Well, it’s happened again. Here we are right in the middle of winter here in the northern hemisphere. The days have started to get longer again since the Solstice, but we are still months away longer days that matter in terms of light and heat or the aid of Daylight Savings Time.
I don’t know about you, but the darkness honestly bums me out every year. I seem to have less energy than in the warmer, brighter times of the year. More than that, I know I’m far from alone.
Even my great love of the night sky which is darker in the winter is not enough to stop me from longing for those longer hours of sunlight.
Medical science calls this Seasonal Affective Disorder (SAD). It is a very real condition affecting many people this time of the year. Estimates range between 1.5 to 9 percent of the American population that suffers full-blown SAD. Perhaps as many as an additional 14% experience a milder, but still clinical condition. Most of us just feel a little blue because our months of outdoor activities are limited by the cold and the dark.
The question is how do we combat these effects and keep our outlook positive? Obviously, people with a serious issue want to seek medical advice, but the rest of us can do a number of non-medical things to get us through the dim, murky depths of the Autumn and Winter seasons.
I have ideas below, but I found this cool video by Swedish videographer, Jonna Jinton, who lives in the north of Sweden. She lives in a world of midnight sun in the summer and polar night in Winter. She has some interesting perspective on dealing with the psychology of it.
- Light therapy – Scientists have discovered that many people have a physical reaction to light deprevation. This can be addressed by something called light therapy. Light therapy involves sitting or lying near a bright light for 30-60 minutes per day. The therapy is most effective when you sit or lie within 15 to 30 cm of the light. The light must be much brighter than ordinary lighting on the order of 2500 to 10,000 lux (wikipedia). Some results can be expected within a week, but it usually takes several weeks to see maximum results from this treatment.
- Internal journey – In mythology, night, darkness, and winter all often symbolize death. This death is not necessarily literal, but metaphorical. The reference is to dying to the external. These concepts are often tied to the internal journey (i.e. going within) as opposed to looking without. We are a very outward looking culture. We draw our social cues, entertainment, and much of our self-understanding from outside. This is not and has not been true of all cultures through time. Be it prayer, meditation, or quiet sitting; the willingness to shut out all the distractions and noise for some period each day can yield tremendous benefits. Try taking advantage of the longer nights and reduced activity to explore within. You are likely to find your dreams, your motivations, and few ghosts awaiting your introspection. Make an adventure out of it. You might emerge in the light and warmth of Spring as a new person.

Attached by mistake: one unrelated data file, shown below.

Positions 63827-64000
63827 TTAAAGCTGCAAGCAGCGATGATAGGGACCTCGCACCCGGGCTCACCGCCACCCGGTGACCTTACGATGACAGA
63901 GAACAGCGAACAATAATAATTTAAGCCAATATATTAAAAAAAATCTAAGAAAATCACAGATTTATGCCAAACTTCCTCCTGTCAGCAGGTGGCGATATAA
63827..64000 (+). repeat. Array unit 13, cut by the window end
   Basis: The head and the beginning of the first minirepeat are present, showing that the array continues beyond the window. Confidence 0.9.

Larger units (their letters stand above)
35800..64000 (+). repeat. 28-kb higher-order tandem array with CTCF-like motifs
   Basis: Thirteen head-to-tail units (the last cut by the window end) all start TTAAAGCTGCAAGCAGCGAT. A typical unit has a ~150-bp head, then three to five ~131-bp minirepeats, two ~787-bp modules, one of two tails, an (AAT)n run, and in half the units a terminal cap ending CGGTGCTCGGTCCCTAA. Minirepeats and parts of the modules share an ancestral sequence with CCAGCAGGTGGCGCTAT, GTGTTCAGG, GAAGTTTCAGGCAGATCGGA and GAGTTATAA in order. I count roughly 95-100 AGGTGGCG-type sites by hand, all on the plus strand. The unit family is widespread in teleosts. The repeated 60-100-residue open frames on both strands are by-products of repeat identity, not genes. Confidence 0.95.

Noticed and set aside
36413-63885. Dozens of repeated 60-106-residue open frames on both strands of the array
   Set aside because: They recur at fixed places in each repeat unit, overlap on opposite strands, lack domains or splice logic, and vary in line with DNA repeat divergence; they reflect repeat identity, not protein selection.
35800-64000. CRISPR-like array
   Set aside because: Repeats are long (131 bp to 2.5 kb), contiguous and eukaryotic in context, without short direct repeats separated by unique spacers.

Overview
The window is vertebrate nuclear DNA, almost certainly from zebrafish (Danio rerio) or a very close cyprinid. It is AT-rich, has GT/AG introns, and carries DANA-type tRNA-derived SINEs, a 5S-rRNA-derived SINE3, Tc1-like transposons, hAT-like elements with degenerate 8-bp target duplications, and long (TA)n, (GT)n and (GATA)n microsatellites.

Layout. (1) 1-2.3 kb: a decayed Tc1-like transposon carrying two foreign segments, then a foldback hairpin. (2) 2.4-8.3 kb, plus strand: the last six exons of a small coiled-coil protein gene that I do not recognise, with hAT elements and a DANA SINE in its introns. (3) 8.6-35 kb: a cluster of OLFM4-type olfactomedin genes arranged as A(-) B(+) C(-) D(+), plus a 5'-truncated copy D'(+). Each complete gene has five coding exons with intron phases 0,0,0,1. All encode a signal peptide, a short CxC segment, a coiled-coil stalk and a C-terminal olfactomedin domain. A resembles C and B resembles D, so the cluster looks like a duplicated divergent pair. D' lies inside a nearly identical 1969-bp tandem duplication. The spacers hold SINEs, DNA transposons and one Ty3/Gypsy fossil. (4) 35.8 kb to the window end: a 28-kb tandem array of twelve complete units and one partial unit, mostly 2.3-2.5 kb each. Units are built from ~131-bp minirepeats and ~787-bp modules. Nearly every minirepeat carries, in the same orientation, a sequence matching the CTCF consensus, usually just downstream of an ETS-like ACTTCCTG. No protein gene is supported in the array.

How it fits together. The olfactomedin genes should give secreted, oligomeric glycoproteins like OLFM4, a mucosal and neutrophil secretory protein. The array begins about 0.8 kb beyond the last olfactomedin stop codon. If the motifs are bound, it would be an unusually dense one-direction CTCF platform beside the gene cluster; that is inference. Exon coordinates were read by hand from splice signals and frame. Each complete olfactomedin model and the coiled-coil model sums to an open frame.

- Positive thinking – Affirmations and other positive thinking tools become doubly important. Keep your spirits high and thoughts realistic, but forward looking. Regular use of affirmations or other positive thinking tools can help even out the mental valleys and mountains experienced this time of the year.
- Positive change – For those of you into gardening, you know all about planting bulbs in the ground this time of the year. You plant a dormant bulb in the Fall. The bulb spends the winter transforming and emerges in the Spring as something beautiful. Think of yourself as a bulb. Plant who you are today and then work all winter on changes you’ve been wanting to make in your life. Build a plan complete with goals and actions to get you there. By Spring, you will emerge as something new and amazing.
- Hobbies – Throw yourself into a hobby. All summer long you were wishing for a free weekend to get to some indoor activity you really enjoy. Now is the time. Don’t procrastinate! Your hobby keeps your mind focused and engaged and passes the long dark hours until Spring.
The bottom line is that there is no reason to be SAD this time of year. There are steps and techniques to deal with the psychological effects of this time of year. Who knows, you might even reach a place where you actually look forward to setting back the clock.
Be peaceful and be prosperous!